First Test: T-Drill T-35 Tee-Forming Tool Mount Kisco NY

A T-Drill is a unique, incredible plumber's tool in Mount Kisco that I've relied on to give me a competitive edge for nearly a decade, yet most people–including many plumbers–have never heard of it. So when I was asked to review the new T-35, I was eager to see what kind of improvements they made to this amazing tool.

Local Companies

Ridgefield Hardware Co
(203) 438-2661
385 Main St
Ridgefield, CT
Ring's End Lumber/Darien
(203) 655-2525
181 West Ave Darien, CT, 06820
Darien, CT
Cos Cob Hardware
203-869-9254
136 Post Road
Cos Cob, CT
Buchanan Home Center, Inc
914-737-1912
3119 Albany Post Rd
Buchanan, NY
Nanuet Mall
(845) 627-4500
75 W Route 59 Ste 100
Nanuet, NY
Woodcraft - Norwalk, CT
(203) 847-9663
215 Westport Ave
Norwalk, CT
Fastenal- Danbury
203-792-2898
10 Federal Rd Danbury, CT, 06810
Danbury, CT
United Rentals/Stamford
(203) 327-0090
224 Selleck Street Stamford, CT, 06902
Stamford, CT
Weed & Duryea Do it Best Lbr
203-966-2673
21 Grove Street
New Canaan, CT
White Plains - A
(914) 644-1400
100 Main St
White Plains, NY
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Source: TOOLS OF THE TRADE Magazine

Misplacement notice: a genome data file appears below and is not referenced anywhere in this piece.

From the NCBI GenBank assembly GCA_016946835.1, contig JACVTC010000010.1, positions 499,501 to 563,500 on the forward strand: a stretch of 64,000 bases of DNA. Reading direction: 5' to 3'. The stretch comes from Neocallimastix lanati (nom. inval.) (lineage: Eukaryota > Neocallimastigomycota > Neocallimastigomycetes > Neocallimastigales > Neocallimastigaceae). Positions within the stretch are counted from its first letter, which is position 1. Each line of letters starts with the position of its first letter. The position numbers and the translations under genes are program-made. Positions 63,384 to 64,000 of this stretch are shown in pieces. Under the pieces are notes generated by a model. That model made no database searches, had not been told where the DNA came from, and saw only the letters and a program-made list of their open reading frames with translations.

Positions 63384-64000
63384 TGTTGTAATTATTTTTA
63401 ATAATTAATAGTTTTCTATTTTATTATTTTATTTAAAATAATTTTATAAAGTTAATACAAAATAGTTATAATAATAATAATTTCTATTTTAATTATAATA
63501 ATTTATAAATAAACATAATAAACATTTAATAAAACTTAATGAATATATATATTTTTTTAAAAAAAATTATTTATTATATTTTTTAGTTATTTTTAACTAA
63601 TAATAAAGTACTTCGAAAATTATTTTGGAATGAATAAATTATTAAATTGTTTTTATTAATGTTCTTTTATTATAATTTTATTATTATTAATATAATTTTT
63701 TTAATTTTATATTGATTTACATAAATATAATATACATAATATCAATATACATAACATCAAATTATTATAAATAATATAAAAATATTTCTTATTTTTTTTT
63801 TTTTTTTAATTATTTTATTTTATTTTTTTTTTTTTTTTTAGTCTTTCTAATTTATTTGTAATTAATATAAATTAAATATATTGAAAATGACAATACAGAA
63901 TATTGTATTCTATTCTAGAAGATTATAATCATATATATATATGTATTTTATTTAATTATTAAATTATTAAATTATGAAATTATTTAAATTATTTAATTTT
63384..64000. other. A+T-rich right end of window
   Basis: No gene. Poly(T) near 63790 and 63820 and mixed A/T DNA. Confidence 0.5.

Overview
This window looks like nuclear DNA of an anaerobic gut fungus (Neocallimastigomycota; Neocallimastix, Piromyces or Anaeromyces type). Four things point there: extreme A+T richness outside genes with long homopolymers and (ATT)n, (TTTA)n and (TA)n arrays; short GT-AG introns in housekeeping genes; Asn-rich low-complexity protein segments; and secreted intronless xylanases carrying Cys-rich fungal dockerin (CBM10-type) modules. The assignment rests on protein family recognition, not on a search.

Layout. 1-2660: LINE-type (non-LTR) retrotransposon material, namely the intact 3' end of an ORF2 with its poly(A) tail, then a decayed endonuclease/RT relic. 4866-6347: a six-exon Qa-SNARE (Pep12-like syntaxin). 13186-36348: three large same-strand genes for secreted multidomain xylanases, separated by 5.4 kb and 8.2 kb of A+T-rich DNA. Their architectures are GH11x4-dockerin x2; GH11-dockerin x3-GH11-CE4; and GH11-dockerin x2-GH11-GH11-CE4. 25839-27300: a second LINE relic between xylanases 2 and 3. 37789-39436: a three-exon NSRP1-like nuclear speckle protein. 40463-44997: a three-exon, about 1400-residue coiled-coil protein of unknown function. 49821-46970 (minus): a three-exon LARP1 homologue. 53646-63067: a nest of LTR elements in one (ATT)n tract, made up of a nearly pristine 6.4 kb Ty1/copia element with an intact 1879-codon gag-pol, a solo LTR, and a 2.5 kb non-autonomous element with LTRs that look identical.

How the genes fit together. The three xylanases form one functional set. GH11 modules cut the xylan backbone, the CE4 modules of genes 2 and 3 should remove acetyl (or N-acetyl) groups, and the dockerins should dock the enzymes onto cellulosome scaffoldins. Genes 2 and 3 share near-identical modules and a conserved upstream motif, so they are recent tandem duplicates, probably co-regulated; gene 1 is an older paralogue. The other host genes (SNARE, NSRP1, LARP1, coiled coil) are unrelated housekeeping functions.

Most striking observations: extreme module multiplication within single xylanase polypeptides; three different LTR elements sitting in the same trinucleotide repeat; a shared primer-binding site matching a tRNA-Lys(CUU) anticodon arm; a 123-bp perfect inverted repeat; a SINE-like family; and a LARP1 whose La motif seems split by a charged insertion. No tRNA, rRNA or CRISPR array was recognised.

Publication date: September 12, 2007

By Michael Springer

A T-Drill is a unique, incredible plumber's tool that I've relied on to give me a competitive edge for nearly a decade, yet most people–including many plumbers–have never heard of it. So when I was asked to review the new T-35, I was eager to see what kind of improvements they made to this amazing tool.

A T-Drill pulls a tee out of a continuous run of copper tubing. It consists of a drill motor with a high-tech business end that does the holding, drilling, and forming. Here's how it works: support legs at the head of the drill hold it centered on a piece of tubing. With the desired outlet-size T-Drill head attached, a pilot hole is drilled into the tube; then, with the bit still in the tube, two forming pins built into the pilot bit are extended by rotating a collar on the head.

After engaging the reverse-feed mechanism lever, the support legs push against the tubing, and the spinning forming pins back out of the tube, leaving a tee outlet of the proper size. And all of this is done in mere seconds.

Then the branch, or outlet, section of tubing is prepared by placing it in a T-Drill notcher, where it is cut to the sameradius as the tube run so the branch does not project into the run of tube. The notcher also leaves two dimples on the branch. These serve as a depth stop, an alignment guide, and provide for easy inspection of the joint.

Click here to read full article from Tools of the Trade